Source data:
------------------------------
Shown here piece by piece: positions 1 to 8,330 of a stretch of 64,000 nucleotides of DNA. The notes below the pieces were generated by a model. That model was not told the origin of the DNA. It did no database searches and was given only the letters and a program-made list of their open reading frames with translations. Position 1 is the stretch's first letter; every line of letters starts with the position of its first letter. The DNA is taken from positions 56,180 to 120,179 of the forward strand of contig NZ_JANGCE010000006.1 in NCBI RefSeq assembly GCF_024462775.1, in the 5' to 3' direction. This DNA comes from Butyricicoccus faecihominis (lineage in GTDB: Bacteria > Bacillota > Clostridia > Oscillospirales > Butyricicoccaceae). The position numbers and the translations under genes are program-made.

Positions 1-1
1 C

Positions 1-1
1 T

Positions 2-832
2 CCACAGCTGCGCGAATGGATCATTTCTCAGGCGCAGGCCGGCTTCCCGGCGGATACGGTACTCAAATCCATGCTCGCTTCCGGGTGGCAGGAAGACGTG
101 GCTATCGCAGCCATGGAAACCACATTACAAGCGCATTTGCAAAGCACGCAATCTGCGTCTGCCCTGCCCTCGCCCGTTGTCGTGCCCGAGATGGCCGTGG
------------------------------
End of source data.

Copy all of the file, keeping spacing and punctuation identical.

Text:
Shown here piece by piece: positions 1 to 8,330 of a stretch of 64,000 nucleotides of DNA. The notes below the pieces were generated by a model. That model was not told the origin of the DNA. It did no database searches and was given only the letters and a program-made list of their open reading frames with translations. Position 1 is the stretch's first letter; every line of letters starts with the position of its first letter. The DNA is taken from positions 56,180 to 120,179 of the forward strand of contig NZ_JANGCE010000006.1 in NCBI RefSeq assembly GCF_024462775.1, in the 5' to 3' direction. This DNA comes from Butyricicoccus faecihominis (lineage in GTDB: Bacteria > Bacillota > Clostridia > Oscillospirales > Butyricicoccaceae). The position numbers and the translations under genes are program-made.

Positions 1-1
1 C

Positions 1-1
1 T

Positions 2-832
2 CCACAGCTGCGCGAATGGATCATTTCTCAGGCGCAGGCCGGCTTCCCGGCGGATACGGTACTCAAATCCATGCTCGCTTCCGGGTGGCAGGAAGACGTG
101 GCTATCGCAGCCATGGAAACCACATTACAAGCGCATTTGCAAAGCACGCAATCTGCGTCTGCCCTGCCCTCGCCCGTTGTCGTGCCCGAGATGGCCGTGG